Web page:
Last week the long-anticipated fundraising gala for the Metropolitan Museum’s Costume Institute kicked off with a collaboration featuring French street artist JR. The performance and installation were debuted on co-chair Timothée Chalamet’s Instagram account, before hordes of in vogue celebrities descended on the yellow carpet.
After two years of absence due to Covid-19, the 2021 exhibition “In America: A Lexicon of Fashion” explores the expressive and diverse fashion of the United States. Responding to this, the gala tackled the theme of “American independence” and began with Chalamet wandering around the Frick Madison building.
After surveying the Fragonard galleries, the actor burst through an American flag paper banner by JR. The special performance included various other large-scale monochrome pastings arranged on the floors of the museum, as well as photographs printed and installed across doorways.
“We enter in an American flag, to find a place, an identity, a position, a future, between the stripes and the stars,” explained JR. “To get to the end, we need to confront our rifts, our flaws, those of our nation, of our family and our own cracks which have been amplified by two years of loneliness, anger, fear, confrontation.”
JR joined Chalamet as he made his way through the museum. At points the floor pastings gave the illusion that the pair were balancing precariously on plinths or peering down into cavernous cracks. But despite his real-life appearance at the gala, JR’s real identity remains unconfirmed. Very little is known about his background, apart from his birthplace (Paris) and that he began his career as a graffiti artist before moving to a photographic collage technique. He once said the street was “the largest art gallery in the world.”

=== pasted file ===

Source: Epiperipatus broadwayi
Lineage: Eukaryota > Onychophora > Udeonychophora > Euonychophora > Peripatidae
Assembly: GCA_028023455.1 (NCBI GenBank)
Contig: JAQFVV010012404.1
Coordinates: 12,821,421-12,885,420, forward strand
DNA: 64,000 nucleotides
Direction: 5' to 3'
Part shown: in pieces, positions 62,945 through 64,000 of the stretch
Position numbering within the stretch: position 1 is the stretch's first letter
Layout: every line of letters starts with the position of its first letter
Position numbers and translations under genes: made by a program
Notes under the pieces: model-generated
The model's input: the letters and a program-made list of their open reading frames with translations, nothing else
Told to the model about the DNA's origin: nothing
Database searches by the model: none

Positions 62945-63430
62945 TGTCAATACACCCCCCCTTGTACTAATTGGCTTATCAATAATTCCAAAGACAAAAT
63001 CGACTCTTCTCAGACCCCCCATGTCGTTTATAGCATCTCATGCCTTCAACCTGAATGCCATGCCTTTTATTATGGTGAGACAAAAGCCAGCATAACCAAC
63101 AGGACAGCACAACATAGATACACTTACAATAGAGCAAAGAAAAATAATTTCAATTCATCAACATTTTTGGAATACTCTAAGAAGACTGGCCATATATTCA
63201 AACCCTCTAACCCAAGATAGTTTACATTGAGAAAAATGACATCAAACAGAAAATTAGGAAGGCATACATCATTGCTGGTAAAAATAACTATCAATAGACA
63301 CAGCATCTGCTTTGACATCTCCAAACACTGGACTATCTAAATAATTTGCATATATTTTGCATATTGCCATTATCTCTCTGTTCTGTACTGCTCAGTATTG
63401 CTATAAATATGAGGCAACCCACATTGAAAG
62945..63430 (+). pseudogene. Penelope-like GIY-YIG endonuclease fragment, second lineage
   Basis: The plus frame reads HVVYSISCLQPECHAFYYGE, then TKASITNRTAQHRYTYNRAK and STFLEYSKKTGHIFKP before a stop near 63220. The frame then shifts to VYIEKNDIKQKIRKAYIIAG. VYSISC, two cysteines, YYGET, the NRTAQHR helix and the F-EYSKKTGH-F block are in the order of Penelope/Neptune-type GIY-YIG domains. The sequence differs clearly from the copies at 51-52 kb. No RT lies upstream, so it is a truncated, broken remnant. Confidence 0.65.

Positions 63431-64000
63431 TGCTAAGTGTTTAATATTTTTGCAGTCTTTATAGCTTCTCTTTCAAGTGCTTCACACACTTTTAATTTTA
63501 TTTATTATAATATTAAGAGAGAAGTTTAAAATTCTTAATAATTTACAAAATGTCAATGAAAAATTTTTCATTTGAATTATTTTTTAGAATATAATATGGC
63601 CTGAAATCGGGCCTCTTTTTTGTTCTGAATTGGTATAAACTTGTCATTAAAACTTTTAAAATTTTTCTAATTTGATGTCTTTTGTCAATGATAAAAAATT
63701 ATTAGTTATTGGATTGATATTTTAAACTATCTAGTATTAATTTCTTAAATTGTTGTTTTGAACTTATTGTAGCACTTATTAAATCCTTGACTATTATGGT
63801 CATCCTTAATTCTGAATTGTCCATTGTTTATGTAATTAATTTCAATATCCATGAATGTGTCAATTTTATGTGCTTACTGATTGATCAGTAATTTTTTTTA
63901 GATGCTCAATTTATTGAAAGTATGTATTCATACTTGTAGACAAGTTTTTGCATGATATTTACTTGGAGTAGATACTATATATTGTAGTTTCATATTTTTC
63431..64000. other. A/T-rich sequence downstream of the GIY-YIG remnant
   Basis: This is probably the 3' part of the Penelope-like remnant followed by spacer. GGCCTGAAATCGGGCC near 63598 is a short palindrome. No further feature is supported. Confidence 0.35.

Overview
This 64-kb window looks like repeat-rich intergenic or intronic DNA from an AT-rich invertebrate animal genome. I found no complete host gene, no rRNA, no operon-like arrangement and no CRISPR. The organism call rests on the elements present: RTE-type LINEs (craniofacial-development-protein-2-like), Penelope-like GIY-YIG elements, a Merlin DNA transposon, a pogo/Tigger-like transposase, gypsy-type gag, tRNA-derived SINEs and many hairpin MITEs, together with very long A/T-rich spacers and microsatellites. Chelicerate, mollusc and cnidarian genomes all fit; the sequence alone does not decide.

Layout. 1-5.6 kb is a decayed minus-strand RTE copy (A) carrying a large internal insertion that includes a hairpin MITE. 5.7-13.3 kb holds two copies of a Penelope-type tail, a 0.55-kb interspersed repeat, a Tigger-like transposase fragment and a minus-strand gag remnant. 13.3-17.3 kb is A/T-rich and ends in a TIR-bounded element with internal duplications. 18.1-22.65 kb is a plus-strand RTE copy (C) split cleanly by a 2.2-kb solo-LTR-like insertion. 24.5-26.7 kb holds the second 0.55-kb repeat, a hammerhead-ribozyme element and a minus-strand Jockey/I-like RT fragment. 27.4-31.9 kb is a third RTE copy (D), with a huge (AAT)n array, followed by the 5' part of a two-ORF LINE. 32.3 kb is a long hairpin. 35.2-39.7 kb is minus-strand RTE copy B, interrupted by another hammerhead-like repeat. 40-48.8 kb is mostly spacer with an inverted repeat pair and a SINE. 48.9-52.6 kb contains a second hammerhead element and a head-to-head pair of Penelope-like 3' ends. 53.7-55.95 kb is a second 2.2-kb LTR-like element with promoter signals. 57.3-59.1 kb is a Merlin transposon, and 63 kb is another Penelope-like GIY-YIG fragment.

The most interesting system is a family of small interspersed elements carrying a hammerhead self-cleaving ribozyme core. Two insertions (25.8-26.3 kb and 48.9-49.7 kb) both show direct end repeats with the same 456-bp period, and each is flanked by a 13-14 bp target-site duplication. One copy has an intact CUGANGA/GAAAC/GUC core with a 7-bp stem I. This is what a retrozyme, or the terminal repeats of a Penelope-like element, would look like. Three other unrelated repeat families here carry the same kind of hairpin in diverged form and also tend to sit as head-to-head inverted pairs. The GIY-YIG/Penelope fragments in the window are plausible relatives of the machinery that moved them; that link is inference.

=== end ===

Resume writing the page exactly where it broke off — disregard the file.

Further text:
By the end of the performance, Chalamet had met up with his fellow co-chairs: the musician Billie Eilish, who wore a Marilyn Monroe (1926-1962) inspired Oscar de la Renta gown; the athlete Naomi Osaka, who wore a custom Louis Vuitton dress and cape; and Presidential Inauguration poet Amanda Gorman, who wore a Statue of Liberty-inspired Vera Wang gown.
Celebrities and politicians alike then walked the carpet to the coveted event. New York Congresswoman Carolyn B. Maloney declared her aim to pass the Equal Rights Amendment across her outfit, while New York representative Alexandria Ocasio-Cortez wore a dress that proclaimed: “TAX THE RICH“. Like a piece of walking artwork, Schitt’s Creek actor Dan Levy wore an ensemble designed by Loewe’s Jonathan Anderson and based on an untitled work by the American artist and AIDS activist David Wojnarowicz (1954-1992). Native American model Quannah Chasinghorse provided much-needed representation for Indigenous people, wearing a golden gown designed by Peter Dundas, who said “I love how she makes her heritage such a strong part of her visual identity, which I realize we are missing in fashion.”
The Met’s “In America: A Lexicon of Fashion” is open from 18 September 2021 to 5 September 2022.